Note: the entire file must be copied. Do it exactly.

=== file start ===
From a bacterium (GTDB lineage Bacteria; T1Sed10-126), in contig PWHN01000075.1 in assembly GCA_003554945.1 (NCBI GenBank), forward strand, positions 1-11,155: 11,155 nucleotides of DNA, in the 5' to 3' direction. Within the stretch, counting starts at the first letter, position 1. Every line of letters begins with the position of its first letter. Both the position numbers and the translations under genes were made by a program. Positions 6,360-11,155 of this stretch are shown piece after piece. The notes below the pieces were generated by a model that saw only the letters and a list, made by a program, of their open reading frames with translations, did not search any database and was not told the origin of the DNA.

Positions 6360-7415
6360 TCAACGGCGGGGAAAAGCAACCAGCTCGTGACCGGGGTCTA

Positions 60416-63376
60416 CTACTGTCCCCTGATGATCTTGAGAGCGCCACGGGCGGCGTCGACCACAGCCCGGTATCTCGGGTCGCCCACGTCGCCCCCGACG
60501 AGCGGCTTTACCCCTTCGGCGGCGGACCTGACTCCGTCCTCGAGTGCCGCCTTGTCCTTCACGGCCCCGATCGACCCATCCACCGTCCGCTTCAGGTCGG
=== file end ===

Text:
From a bacterium (GTDB lineage Bacteria; T1Sed10-126), in contig PWHN01000075.1 in assembly GCA_003554945.1 (NCBI GenBank), forward strand, positions 1-11,155: 11,155 nucleotides of DNA, in the 5' to 3' direction. Within the stretch, counting starts at the first letter, position 1. Every line of letters begins with the position of its first letter. Both the position numbers and the translations under genes were made by a program. Positions 6,360-11,155 of this stretch are shown piece after piece. The notes below the pieces were generated by a model that saw only the letters and a list, made by a program, of their open reading frames with translations, did not search any database and was not told the origin of the DNA.

Positions 6360-7415
6360 TCAACGGCGGGGAAAAGCAACCAGCTCGTGACCGGGGTCTA

Positions 60416-63376
60416 CTACTGTCCCCTGATGATCTTGAGAGCGCCACGGGCGGCGTCGACCACAGCCCGGTATCTCGGGTCGCCCACGTCGCCCCCGACG
60501 AGCGGCTTTACCCCTTCGGCGGCGGACCTGACTCCGTCCTCGAGTGCCGCCTTGTCCTTCACGGCCCCGATCGACCCATCCACCGTCCGCTTCAGGTCGG